This most recent travel experience, I was in Detroit Metropolitan-Wayne County Airport, which I've passed through rather rapidly on several occasions, and less so on others. This time, I had several hours in which my friends from the conference had already left and my own connecting flight had yet to board, so I sought out the chapel where I had seen the signs for it in previous trips. It was no longer marked as a "chapel," however, but instead as a "Religious Reflection Room." This should have indicated to me what the possible nature of the room itself would turn out to be. It was located in a non-public corridor of the airport terminal, between the floors usually accessible to travelers—a liminal place indeed.
As I followed the signs to get to it, an elevator was revealed to be the way to it, and next to the elevator, there was a prominent sign reading "Authorized Personnel Only." A very mixed message, to say the least, but given that I do have clergy status within my own religion, I was certainly authorized to go there, if anyone had questions.
The room itself was plain and rectangular, about twenty-five feet by fifteen feet or so, rather dimly lit, and lined with about twenty chairs, some of which had folded-up prayer rugs on them. There was no cabinet or bookshelf containing even a single religion's scriptural text; there was no "altar" or particularly sanctified or focused area; and there were no religious symbols whatsoever in the space.
And, very unusually in my own experience, this time I was not the only person in the room, as there was someone present within when I went in. I never saw the young man's face, but I assume he was Muslim, because he was standing and then kneeling in various ways during his prayer practice, and he was using one of the rugs provided in the space. He had positioned himself right in front of the inward-opening door for his prayers, so there was really no way that I could not have "run into" him (even though I didn't literally run into him, nor did the door hit him when I opened it), and I simply waited for him to finish his devotions before I performed mine.
As I took out my own devotional aids, and looked around the room I noticed that toward the ceiling, at the very tops of the four walls, were all-caps words for the four directions, and on the floor, there was a compass rose indicating magnetic north. In this space, in which great effort had been taken to make it as much a "room of compromises" as much as a "room of reflection," anything that might offend a Muslim, a Christian, a Jew, or a Hindu was conspicuously absent from the room. And yet, by having those directional indicators, the basis for a great deal of modern Pagan practice was given . . . and, I'm sure that those who planned the room had no notion that they were doing such by giving those indicators.
(Very oddly, I must also note, I noticed the young Muslim gentleman was praying to the north rather than to the east toward Mecca . . . I wonder if he mistook the compass rose on the floor for the qibla, which would probably indicate he was a non-English speaker/reader? Hmm . . .)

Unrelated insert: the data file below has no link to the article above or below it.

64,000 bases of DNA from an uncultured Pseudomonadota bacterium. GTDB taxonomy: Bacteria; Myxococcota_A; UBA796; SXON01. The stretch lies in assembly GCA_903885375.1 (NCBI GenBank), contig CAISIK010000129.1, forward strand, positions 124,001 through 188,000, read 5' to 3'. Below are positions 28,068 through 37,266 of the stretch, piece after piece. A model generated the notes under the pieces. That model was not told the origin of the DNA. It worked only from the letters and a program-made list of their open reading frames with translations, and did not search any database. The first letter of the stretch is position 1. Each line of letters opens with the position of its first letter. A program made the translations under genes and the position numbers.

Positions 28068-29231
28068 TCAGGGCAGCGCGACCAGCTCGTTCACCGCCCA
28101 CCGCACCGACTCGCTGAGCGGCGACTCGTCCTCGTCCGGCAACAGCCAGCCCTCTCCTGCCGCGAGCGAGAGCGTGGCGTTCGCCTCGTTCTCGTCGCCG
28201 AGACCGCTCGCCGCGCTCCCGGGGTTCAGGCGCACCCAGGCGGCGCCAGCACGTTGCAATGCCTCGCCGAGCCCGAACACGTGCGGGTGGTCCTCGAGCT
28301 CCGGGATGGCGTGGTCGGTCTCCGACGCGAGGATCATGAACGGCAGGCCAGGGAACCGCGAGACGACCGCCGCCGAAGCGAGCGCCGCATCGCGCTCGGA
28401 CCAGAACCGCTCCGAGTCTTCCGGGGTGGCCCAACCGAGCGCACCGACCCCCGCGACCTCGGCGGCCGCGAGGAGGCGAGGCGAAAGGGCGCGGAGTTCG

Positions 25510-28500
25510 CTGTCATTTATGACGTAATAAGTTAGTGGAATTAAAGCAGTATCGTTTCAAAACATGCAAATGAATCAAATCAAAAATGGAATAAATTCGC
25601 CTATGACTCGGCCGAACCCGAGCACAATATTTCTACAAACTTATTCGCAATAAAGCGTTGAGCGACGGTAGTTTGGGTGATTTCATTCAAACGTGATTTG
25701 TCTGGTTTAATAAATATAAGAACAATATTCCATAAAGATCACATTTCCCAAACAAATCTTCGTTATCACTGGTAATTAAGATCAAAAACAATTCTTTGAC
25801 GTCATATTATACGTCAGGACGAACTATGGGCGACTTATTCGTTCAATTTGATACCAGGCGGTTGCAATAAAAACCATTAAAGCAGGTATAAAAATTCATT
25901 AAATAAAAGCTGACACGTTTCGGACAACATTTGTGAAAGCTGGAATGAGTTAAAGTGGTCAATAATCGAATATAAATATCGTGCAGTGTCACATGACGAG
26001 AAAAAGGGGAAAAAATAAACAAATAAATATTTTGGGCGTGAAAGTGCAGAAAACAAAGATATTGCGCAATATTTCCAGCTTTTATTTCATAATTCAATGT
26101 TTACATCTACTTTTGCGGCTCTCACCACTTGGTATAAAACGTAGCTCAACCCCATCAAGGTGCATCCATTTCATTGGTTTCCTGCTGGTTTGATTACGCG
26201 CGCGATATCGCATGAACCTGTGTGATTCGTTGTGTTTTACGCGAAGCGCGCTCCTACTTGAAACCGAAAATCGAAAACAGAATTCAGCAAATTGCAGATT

After performing my own devotions, I went out into the main terminal concourse and spent more time watching a particularly beautiful fountain that they have in that airport. I had spent some time watching it with a friend of mine from the conference previously before his flight left, and many others were doing the same on their ways through the airport.
It suddenly hit me: this, too, is sacred, and perhaps more Pagan-friendly than anyone might have realized. Of course, the presence of the elements is always something to notice when one is Pagan, but it seemed particularly apt to have a calming and beautifully-designed fountain in an airport, when the bulk of activity and anxiety in such a place comes from the human interaction with the element of air. The balance provided by the polar opposite (at least in some systems of elemental organization) element of water, therefore, was most pleasing and appealing.
In Greek and Roman practice, anywhere which has water is thought to be nymph-haunted, and fountains of various sorts in the ancient world were known in Latin as nymphaea (singular nymphaeum). Hadrian's shrine for Antinous at his villa outside Rome included a nymphaeum, and Herodes Attikos and his wife Appia Annia Regilla built a particularly ornate nymphaeum at Olympia in Greece so that the athletes and spectators could have water. Though this fountain was a wonder of modern engineering and hydrodynamics, like many beautiful modern fountains I've encountered, this one seemed very much alive in so many ways. If you ever happen to be at the center of the A-terminal in Detroit, I highly suggest spending a few moments with the fountain, as you'll be very glad you did!
No small amount of ink and thought has been poured into the notion of spirituality, and of life itself, as a "path," a "way," and a "journey." The Irish Christian saint Columbanus was probably not the first to pun in Latin that vita est via, "life is a journey." Yet, I've seen too many practitioners of many different religions view religious activities while traveling as a kind of imposition, inconvenience, or something that becomes entirely optional.